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Title: Analytical laser spectroscopy of elements of relevance in the nuclear industry
Author: Morris, G. W.
Awarding Body: University of Wales Swansea
Current Institution: Swansea University
Date of Award: 1999
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In this work various techniques of laser spectroscopy have been investigated and researched, in terms of their usefulness as analytical tools in the nuclear industry. The materials analysed in this work reflect those found in the industrial environment; they include samples in solid, liquid and gaseous forms and several important elements encountered in the production and processing cycles as well as possible release into the environment have been studied. Primarily the technique of Laser Induced Breakdown Spectroscopy (LIBS) was utilised. This is a simple method which can be exploited for real time, in situ analysis and requires only optical access to the material which requires analysis. As such it is an ideal method for analysis of substances which have limited access due to their inherent hazardous properties or their location. The addition of a tuneable laser potentially increases the sensitivity of LIBS. The plasma is probed by the tuneable laser to selectively excite specific elements; this technique, termed Laser Induced Fluorescence Spectroscopy (LIFS), has also been investigated in LIBS and LIFS experimental implementation. Major findings of this work include the detection of iodine in air to a detection limit of 100ppm, and a detailed survey of the methods of constructing calibration curves from data obtained from laser generated plasmas.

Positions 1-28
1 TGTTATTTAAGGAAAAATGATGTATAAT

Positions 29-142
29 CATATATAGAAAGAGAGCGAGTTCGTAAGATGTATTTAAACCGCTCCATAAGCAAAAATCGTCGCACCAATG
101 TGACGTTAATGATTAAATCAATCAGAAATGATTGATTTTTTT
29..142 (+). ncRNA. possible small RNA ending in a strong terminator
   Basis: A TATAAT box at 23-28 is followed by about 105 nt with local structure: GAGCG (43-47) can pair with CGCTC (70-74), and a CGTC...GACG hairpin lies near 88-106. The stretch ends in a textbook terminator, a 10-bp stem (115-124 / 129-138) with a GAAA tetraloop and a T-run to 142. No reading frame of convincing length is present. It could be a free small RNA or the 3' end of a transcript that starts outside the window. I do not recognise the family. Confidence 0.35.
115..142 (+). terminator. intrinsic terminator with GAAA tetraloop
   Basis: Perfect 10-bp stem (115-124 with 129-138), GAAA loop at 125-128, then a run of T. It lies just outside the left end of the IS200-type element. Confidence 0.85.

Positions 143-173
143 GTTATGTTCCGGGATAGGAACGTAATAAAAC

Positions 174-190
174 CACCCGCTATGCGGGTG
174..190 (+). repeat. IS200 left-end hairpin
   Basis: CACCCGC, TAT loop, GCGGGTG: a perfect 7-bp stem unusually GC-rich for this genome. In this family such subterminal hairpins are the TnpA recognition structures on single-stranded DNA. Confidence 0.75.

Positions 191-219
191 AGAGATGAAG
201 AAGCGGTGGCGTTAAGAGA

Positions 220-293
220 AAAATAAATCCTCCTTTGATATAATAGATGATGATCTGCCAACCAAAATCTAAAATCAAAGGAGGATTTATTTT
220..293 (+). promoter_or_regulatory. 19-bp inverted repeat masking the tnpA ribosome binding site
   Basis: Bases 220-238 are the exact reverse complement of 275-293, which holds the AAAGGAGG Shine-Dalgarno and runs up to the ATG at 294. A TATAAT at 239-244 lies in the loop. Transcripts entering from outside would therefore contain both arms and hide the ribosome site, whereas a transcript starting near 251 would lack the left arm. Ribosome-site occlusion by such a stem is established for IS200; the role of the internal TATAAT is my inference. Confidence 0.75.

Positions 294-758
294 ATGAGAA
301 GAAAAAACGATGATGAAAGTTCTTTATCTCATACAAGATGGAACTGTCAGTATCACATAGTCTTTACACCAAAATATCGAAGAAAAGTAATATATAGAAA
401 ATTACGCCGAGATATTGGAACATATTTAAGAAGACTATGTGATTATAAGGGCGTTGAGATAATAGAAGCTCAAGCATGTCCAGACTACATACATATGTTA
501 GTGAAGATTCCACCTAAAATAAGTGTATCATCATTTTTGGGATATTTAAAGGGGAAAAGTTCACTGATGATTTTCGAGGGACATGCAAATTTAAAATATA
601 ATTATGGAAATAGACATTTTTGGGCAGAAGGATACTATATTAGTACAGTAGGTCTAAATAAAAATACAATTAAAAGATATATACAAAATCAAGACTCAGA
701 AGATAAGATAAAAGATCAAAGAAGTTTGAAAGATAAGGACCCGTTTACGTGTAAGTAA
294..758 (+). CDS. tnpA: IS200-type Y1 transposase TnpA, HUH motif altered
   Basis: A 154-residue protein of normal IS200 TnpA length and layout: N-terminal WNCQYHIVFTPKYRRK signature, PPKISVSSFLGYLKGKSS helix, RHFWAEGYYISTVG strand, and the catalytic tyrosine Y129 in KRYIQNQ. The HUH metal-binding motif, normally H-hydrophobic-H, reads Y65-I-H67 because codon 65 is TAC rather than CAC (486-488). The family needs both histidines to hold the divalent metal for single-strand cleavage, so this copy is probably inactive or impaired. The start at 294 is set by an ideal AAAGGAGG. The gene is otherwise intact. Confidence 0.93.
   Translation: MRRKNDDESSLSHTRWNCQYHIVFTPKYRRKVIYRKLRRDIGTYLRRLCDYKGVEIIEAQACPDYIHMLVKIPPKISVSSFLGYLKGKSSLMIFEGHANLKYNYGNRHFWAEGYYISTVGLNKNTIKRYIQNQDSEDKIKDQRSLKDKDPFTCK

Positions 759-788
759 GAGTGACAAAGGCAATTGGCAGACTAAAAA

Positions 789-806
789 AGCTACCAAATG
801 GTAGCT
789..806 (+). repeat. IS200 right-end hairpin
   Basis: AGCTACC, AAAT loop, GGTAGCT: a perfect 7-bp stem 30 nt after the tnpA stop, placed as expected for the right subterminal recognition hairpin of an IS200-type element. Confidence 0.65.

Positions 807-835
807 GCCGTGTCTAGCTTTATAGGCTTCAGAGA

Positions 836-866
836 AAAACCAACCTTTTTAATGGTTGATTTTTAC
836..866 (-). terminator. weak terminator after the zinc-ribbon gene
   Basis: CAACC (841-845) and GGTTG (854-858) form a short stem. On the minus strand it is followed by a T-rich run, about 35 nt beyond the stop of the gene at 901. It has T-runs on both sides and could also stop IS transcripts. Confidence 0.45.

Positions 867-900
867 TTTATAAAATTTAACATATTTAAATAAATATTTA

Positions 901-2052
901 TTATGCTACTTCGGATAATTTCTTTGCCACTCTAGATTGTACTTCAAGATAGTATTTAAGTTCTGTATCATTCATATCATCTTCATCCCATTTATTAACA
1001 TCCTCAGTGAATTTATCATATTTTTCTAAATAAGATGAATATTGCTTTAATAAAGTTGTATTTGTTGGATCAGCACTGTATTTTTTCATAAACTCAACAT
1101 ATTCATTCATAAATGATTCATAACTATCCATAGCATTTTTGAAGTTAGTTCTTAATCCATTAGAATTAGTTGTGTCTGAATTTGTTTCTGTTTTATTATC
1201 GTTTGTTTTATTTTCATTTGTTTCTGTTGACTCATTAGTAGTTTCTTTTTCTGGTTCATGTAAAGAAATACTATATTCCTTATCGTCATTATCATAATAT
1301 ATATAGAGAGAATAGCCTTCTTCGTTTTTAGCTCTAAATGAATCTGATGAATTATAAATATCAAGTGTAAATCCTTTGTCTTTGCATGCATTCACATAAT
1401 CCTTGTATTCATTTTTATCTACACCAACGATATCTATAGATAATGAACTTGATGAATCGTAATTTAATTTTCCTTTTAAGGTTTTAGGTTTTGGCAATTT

Supervisor: Not available Sponsor: Not available
Qualification Name: Thesis (Ph.D.) Qualification Level: Doctoral
EThOS ID:  DOI: Not available